• Many of the Ramesseum’s collections, including the Head and upper body of the huge statue of Ramesses II, are on display at the British Museum in London.
  • The two obelisks marking the majestic entrance to Luxor Temple were given as a gift to France by the ruler of Egypt, Muhammad Ali of Egypt, in the early 1830s. Shipping the first stone behemoth (more than 20 metres high and weighing 230 tonnes) to Paris was a considerable task. A ship was specially designed for the occasion (the Luxor) and was forced to wait for the annual flooding of the Nile to set sail for France via Alexandria. The obelisk arrived in Paris in 1833 and was installed three years later in the centre of the Place de la Concorde (the felling, transport and transfer of the obelisk cost the lives of a dozen people). It is still the oldest monument in the French capital. The second obelisk in Luxor Temple should have had the same fate, but it was finally returned and left in place.
  • The Egyptian Museum in Turin (Italy) has the largest collection of Egyptian antiquities abroad after the Louvre Museum in Paris (France) in terms of the number of exhibits.
  • The city of Luxor is located 650 kilometres south of Cairo and 250 kilometres from Aswan. The East Bank of the Nile is the city of the living, where the temples of Luxor and Karnak are located. The Ramesseum is based on the West Bank of the river, a place dedicated to the realm of the dead that served as the necropolis of the New Kingdom pharaohs for nearly five centuries.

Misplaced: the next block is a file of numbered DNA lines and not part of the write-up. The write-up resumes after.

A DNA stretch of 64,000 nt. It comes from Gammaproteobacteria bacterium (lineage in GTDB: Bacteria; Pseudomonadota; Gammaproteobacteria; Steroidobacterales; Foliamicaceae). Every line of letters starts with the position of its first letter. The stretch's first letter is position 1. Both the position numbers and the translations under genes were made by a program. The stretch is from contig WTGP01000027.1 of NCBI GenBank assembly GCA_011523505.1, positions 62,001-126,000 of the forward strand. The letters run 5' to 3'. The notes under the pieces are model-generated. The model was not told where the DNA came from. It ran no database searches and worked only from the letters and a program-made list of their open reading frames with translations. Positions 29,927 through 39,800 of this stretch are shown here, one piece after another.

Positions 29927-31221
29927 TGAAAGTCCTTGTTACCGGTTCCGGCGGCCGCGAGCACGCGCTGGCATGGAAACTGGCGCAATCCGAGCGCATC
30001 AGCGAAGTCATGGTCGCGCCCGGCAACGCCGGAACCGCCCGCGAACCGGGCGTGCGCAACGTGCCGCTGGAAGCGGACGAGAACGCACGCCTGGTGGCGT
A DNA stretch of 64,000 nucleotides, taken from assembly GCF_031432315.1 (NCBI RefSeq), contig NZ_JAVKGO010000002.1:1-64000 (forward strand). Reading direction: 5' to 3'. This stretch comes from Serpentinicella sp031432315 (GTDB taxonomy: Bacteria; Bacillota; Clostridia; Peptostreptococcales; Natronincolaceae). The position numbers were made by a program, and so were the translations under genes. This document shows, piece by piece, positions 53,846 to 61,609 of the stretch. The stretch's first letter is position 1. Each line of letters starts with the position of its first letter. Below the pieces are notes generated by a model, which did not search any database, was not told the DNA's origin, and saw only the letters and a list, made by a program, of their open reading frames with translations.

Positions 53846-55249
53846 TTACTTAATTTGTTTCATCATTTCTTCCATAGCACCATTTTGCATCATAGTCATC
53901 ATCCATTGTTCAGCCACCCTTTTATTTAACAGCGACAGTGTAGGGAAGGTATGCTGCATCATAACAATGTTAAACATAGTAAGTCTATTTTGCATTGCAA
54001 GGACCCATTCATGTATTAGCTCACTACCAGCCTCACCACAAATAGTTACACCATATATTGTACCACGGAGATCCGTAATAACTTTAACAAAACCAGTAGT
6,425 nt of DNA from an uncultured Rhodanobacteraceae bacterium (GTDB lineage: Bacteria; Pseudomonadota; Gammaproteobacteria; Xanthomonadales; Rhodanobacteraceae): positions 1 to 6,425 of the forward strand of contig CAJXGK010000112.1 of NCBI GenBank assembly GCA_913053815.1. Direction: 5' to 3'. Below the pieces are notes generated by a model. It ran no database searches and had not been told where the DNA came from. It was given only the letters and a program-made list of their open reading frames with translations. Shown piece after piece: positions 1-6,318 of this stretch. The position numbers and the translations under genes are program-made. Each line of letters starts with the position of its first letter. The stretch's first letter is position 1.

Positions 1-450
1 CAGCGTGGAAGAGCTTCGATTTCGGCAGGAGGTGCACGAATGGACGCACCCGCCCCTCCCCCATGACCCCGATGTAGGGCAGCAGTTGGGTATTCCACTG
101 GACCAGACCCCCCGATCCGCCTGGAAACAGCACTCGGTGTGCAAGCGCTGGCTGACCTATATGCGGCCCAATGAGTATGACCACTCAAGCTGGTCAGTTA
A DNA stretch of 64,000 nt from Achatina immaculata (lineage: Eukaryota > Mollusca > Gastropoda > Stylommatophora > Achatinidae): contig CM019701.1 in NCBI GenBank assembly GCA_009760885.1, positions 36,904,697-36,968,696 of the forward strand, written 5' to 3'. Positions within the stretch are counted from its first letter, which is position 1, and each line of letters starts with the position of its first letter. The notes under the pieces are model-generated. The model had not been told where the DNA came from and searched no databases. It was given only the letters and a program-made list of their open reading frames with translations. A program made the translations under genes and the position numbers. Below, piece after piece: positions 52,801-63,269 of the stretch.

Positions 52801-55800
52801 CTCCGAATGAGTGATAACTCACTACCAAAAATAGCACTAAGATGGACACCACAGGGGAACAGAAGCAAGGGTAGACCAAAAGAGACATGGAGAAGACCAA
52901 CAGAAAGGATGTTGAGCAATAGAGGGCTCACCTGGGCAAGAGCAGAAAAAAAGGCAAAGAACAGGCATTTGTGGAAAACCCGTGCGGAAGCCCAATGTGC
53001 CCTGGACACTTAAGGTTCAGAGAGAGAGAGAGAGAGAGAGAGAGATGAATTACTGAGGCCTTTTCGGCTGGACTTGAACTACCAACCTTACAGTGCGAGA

• The majority of temples and archaeological sites open their doors at 6 am. Some monuments, such as Luxor Temple, are accessible in the evening. This time of day offers a very different visiting experience (the lighting systems highlight particularly well the reliefs and decorative elements that are not easily visible during the day). Several days are necessary to take the time to explore all the Theban treasures at your leisure.
  • After discovering the Ramesseum, visit the Luxor Museum, dedicated to the glory of the ancient city of Thebes, which brings together in one place the mummies of the kings of the 18th and 19th dynasties (including that of Ramesses I).
  • Around Luxor, you can also stop at Edfu (Temple of Edfu dedicated to Horus) in the south or Dendera (Dendera Temple complex dedicated to Hathor) in the north, all of which are worthy of note.
  • Other archaeological sites along the Nile Valley of Upper Egypt, such as Abydos, are interesting to visit (it is a sanctuary dedicated to Osiris where the first kings of Egypt were buried).

Where to eat

  • Africa Restaurant
    (full of flavour)
  • The Lantern Room
    (international table)
  • Sunflower Restaurant
    (magnificent view of the Nile)

Where to go

  • Market in Shiek el Gournah
    (hectic market)
  • Animal Care in Egypt
    (animal welfare centre)
  • Dendera Temple complex
    (incredibly well-preserved)

Where to stay

  • Bob Marley Peace Hotel
    (cheap and efficient)
  • Nefertiti Hotel
    (prominent location)
  • Hilton Luxor Resort & Spa
    (splendid complex)